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Aug. / Sep. 2014

Food Retail

Visitors find Bakersfield is a foodie town By David Lyman


hen food lovers come to Bakersfield, they always have a memorable time. Our fun food experiences have recently been featured in Saveur Magazine, Smithsonian, Travel+Leisure, and the New York Times. Visitors are diving in and experiencing first-hand what that excitement is all about. “In no time more than 100 people were seated in three long rows of tables boarding house style,” said Peter Cashman of Highland Park, Calif. who ate at Noriega’s, the iconic Basque hotel and restaurant, during a visit to Bakersfield one recent Saturday. “A highlight of the evening was the toasts,” he said. “Periodically folks would stand, tap their wine glasses and toast their guest of honor. This added to the already collegial and joyful atmosphere. And I can still taste the garlic fried chicken and excellent pickled tongue.” Noriega’s is just one of several Basque restaurants that lure visitors here. Bakersfield has more Basque restaurants than any other city in the nation, and that cuisine from southern France and northern Spain is the food that Bakersfield is famous for. Visitors who dine family style sit at long tables pass the food down to the next person and meet people they never knew before, but who seem for the evening to be like long-lost friends. In addition to Bakersfield’s legendary Basque eateries, there are lots of local places that serve up some unforgettable dining choices, from white table cloth to Kern County casual. It might be a new trendy place in downtown’s burgeoning Arts Alive District, an old reliable dining place along Mill Creek, or a hole in the wall in Old Town Kern. Another Bakersfield institution is Luigi’s. “From the first moment in Luigi’s I was hooked,” said Brian Hassett, who recently moved to Bakersfield as general manager of The Outlets at Tejon. “I was greeted at the door by four or five deputies exiting and knew that I had found someplace good!” Like Cashman, Hassett’s experiences in Bakersfield restaurants involve both the food and the atmosphere. “Luigi’s is a neighborhood place, our server was exceptionally personable, and I left wanting more of those stuffed shells from the daily specials,” he said. “I liked it so much I have returned two more times bringing friends and family.” Because Bakersfield has grown to be California’s ninth


Bakersfield City Councilman Terry Maxwell turns out a meal at TL Maxwell’s, a downtown fine-dining restaurant. Maxwell’s city council ward includes downtown Bakersfield.

largest city, it has all the usual names in chain restaurants. But it often is those local places that give visitors lasting memories. Cashman, originally from Tasmania, said he loves the breaded trout and eggs for breakfast, a rare offering in Los Angeles eateries, but not in Bakersfield. “Add to that some excellent renderings of chicken fried steak,” he said, “but gravy on the side, please, as I try to watch my waistline!” Hassett has been impressed with the selection of local dining options in the short time he has been here. “Coming from the Los Angeles area, I was not expecting Bakersfield to be a ‘foodie town,’ but I was certainly mistaken.” His other favorites so far? The Mark, Coconut Joe’s, Goose Loonies, Mama Roomba, The Padre and Buck Owens’ Crystal Palace “which was a big surprise to me because the food was exceptionally good,” Hassett said. The surprise of memorable food in Bakersfield was echoed by Cashman, who regularly visits here with a point of discovering new places to eat. “Folks down south marvel at what a great time I have dining out in and around Bakersfield,” he said. His other favorites include Village Grill, Tina Marie’s, Keene Café and the Knotty Pine.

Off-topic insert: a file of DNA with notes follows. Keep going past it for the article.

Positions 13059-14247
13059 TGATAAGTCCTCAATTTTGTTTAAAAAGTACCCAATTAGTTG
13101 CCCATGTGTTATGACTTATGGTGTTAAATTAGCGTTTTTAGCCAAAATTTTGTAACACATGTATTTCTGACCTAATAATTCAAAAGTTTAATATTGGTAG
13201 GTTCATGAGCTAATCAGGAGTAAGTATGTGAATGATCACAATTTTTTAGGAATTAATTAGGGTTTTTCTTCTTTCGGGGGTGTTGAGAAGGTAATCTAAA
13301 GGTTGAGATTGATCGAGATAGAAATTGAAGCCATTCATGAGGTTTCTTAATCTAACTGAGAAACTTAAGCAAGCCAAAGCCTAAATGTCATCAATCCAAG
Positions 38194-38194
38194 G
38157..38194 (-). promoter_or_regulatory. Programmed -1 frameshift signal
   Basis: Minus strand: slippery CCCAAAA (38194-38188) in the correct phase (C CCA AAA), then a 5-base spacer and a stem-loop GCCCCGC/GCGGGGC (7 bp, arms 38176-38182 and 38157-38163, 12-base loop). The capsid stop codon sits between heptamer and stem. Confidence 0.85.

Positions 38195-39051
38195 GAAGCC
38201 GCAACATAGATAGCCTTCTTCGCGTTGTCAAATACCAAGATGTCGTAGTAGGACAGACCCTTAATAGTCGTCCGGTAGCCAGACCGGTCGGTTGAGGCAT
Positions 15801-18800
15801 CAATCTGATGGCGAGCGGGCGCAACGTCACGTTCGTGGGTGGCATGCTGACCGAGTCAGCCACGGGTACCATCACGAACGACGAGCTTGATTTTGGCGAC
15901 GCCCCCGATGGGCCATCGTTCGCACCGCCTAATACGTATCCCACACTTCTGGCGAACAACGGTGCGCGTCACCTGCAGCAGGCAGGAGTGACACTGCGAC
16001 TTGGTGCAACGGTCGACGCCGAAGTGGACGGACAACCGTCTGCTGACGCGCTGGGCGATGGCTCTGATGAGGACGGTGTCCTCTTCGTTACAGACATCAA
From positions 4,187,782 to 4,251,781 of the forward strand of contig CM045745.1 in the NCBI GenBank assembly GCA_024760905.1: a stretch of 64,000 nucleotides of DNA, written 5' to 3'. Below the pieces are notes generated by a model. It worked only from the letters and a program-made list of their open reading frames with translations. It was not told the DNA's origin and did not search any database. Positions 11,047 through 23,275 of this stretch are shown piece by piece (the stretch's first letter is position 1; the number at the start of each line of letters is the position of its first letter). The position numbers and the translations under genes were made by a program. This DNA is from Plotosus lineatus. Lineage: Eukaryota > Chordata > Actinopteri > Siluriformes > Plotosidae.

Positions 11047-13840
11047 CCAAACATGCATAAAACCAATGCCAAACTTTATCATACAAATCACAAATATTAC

Photo courtesy of Luigi’s

Chefs pose in the kitchen of Luigi’s, a popular Bakersfield restaurant and deli that recently celebrated its 100th anniversary.

“And,” he added, “if you can’t find something tasty and original to eat at the 24th Street Café, then you don’t deserve feeding.” David Lyman is manager of the Bakersfield Convention and Visitors Bureau.

Bakersfield Food Festivals Bakersfield is a city of food and drink. This includes hosting a variety of food festivals. Below is just a taste: BAKERSFIELD CALIFORNIAN FILE PHOTO

A waitress delivers plates to a table at the Village Grill. The popular Bakersfield restaurant is located on F Street.

• Basque Festival • Nut Festival • Wine Fest

• Greek Food Festival • Mac and Cheese Festival • Festival of Beers • Menudo Cook-Off • Biggest Baddest BBQ Championship • Village Fest • Craft Beer Fest

• Chili Verde Cook Off • Crawfish Festival For details, or to add one we missed, contact the Bakersfield Convention and Visitors Bureau, 852-7282 or

Kern Business Journal August/September 2014  
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